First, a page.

A new study shows young adults with congenital heart disease (CHD) also living with an implantable cardioverter- defibrillator (ICD) experience a high level of shock-related anxiety. The multicenter study, published in the June edition of HeartRhythm,the official journal of the Heart Rhythm Society, is the first to discover that shock-related anxiety is associated with sexual dysfunction in young adults and calls on healthcare providers to address these issues to improve the quality of life for patients.
Congenital heart defects are one of the most common types of birth defect and the number of adults living with CHD continues to grow. In 2000, the number of adults with congenital heart disease in the United States was estimated to be between 650,000 and 1.3million , and this number increases each year. Therefore, an increasing number of adults with CHD are receiving ICDs as the primary or secondary prevention therapy against sudden cardiac death (SCD). Although life-saving benefits of ICD therapy in carefully selected candidates are well established, psychological effects of living with an ICD can be considerable.
Patients in this study were prospectively enrolled from four adult CHD outpatient clinics within the Alliance for Adult Research in Congenital Cardiology. The Florida Shock Anxiety Scale (FSAS), a 10-item tool designed to provide a quantitative measure about the ability to cope with the impact of a shock, was administered to patients with an ICD. Men completed the Sexual Health Inventory for Men (SHIM), a questionnaire for screening and diagnosing erectile dysfunction and its severity. Additionally, women completed the Female Sexual Function Index (FSFI), a self-report questionnaire that assesses sexual function in women in a variety of dimensions.
A total of 180 patients (70 patients with an ICD, 110 patients without an ICD) and an average age of 32 years old were enrolled in the study. In ICD recipients, a high level of shock-related anxiety was identified, which was slightly higher than the median score for ICD recipients in the general population revealing a high level of device specific fears and anxiety. A higher level of shock-related anxiety was associated with poorer sexual function score in both men and women.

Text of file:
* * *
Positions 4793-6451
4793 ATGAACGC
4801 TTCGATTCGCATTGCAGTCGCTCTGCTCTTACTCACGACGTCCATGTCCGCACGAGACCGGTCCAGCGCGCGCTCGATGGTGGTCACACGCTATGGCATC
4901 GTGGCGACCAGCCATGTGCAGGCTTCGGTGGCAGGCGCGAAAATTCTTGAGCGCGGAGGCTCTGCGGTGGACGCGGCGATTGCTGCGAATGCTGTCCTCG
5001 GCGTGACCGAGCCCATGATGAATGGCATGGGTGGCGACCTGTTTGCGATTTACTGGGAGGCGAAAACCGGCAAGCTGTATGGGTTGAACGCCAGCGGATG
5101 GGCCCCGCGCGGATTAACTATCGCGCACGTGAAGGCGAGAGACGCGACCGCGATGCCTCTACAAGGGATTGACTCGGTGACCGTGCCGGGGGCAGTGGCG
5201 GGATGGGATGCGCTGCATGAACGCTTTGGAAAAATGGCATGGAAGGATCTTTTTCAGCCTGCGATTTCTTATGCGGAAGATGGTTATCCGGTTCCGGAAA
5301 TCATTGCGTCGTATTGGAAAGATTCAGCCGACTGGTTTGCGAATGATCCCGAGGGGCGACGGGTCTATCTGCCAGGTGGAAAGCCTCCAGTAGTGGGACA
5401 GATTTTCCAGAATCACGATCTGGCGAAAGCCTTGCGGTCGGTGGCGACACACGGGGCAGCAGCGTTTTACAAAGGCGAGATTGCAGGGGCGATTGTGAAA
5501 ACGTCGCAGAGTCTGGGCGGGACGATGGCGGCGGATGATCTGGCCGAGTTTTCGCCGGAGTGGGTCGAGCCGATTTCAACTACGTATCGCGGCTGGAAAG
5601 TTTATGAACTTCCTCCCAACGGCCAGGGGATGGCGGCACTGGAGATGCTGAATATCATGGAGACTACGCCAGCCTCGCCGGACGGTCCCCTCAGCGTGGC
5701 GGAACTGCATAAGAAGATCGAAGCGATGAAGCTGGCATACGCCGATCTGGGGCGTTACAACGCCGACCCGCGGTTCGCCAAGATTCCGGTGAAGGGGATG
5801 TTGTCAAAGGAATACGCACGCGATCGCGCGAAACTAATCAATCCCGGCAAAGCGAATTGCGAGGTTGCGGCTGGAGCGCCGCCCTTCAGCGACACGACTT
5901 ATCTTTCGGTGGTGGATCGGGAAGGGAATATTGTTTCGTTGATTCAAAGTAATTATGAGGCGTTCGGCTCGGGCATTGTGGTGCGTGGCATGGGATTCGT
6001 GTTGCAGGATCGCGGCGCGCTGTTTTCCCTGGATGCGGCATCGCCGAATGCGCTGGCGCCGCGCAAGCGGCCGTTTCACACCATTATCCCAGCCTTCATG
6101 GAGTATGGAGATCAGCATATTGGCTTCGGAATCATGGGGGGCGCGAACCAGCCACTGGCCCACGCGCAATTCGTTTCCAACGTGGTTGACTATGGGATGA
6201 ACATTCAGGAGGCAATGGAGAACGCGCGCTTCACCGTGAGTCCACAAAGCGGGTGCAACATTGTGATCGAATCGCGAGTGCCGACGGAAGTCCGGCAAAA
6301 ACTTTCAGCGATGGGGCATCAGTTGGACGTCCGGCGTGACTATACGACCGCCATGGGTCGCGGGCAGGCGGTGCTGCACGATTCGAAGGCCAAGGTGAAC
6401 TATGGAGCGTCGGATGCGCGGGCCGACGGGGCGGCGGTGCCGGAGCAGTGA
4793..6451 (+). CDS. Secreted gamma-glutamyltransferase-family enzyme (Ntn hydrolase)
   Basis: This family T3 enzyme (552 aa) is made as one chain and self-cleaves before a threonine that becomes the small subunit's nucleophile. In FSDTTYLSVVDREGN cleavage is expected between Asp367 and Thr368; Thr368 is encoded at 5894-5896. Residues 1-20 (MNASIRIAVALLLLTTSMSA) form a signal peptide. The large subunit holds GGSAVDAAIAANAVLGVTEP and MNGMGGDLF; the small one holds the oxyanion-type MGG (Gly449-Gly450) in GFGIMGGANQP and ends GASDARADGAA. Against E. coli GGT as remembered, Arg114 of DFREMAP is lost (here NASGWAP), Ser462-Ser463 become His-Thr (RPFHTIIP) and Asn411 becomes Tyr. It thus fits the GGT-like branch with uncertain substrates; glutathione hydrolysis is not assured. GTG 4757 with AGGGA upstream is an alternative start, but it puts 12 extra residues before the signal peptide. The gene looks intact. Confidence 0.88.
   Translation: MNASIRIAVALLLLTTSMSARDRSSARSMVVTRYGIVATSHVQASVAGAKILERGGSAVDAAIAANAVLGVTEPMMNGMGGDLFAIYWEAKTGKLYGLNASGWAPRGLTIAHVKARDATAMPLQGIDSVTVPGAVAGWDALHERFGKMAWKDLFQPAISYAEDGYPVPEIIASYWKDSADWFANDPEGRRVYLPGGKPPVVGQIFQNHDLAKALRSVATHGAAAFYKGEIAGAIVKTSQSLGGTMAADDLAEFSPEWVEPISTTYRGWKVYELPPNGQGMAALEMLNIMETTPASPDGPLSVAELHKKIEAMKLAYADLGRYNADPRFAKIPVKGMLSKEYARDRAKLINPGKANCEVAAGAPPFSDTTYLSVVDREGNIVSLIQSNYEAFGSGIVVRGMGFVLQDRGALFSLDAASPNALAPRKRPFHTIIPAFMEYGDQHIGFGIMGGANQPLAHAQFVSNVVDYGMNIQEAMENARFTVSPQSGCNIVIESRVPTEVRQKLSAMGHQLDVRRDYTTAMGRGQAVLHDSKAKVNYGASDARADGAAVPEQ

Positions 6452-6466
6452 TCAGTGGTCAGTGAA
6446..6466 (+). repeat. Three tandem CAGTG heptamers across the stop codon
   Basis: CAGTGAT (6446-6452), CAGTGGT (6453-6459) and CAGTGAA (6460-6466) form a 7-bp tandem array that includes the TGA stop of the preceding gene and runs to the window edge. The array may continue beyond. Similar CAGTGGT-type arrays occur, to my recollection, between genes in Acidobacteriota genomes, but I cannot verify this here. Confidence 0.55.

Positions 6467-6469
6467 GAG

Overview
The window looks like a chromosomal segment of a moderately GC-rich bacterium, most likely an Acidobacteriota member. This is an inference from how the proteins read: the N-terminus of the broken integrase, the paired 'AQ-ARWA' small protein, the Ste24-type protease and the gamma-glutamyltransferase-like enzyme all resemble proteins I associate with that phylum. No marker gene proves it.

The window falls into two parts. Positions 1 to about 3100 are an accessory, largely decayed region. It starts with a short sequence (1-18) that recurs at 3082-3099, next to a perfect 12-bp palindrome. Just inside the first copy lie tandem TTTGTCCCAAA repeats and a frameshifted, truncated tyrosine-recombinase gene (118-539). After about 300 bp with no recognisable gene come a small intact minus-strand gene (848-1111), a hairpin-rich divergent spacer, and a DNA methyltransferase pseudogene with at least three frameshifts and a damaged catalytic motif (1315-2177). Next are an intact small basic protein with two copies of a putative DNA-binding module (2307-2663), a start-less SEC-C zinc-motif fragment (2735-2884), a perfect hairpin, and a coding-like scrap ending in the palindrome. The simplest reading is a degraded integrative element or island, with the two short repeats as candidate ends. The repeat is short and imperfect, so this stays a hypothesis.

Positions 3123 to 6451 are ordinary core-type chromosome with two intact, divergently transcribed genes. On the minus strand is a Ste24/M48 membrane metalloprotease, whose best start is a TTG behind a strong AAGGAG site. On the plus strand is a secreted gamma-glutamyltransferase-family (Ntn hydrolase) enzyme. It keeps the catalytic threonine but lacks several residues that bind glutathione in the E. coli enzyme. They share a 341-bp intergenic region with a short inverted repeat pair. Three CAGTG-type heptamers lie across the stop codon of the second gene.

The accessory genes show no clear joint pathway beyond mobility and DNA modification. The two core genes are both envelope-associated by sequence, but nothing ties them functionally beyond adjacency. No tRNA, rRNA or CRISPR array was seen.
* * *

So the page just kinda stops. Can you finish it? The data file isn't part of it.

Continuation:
“ICDs are increasingly being implanted in this young and vulnerable patient population, yet the psychosocial issues are often overlooked. Our study is an example of dynamic research intended to help us better understand this growing population,” stated lead-author Stephen Cook, MD, Adult Congenital Heart Disease Center, Heart Institute, Children’s Hospital of Pittsburgh of University of Pittsburgh Medical Center. “Improving outcomes and the quality of life in these young adults is critical and our results clearly show the importance of addressing their psychological well-being.”
Early identification of shock-related anxiety may pave the way for targeted interventions such as educational initiatives, treatment planning and psychological referral. Despite the overall access of ICDs in preventing premature mortality in at-risk patients, the psychological cost of living with an ICD can be significant. Proposed strategies to improve psychological well-being should include an effective communication strategy between patients and health-care professionals in regarding education and sexual concerns.
 Marelli AJ, Gurvitz M. From Numbers to Guidelines. Prog Cardiovasc Dis. 2011; 53: 239-246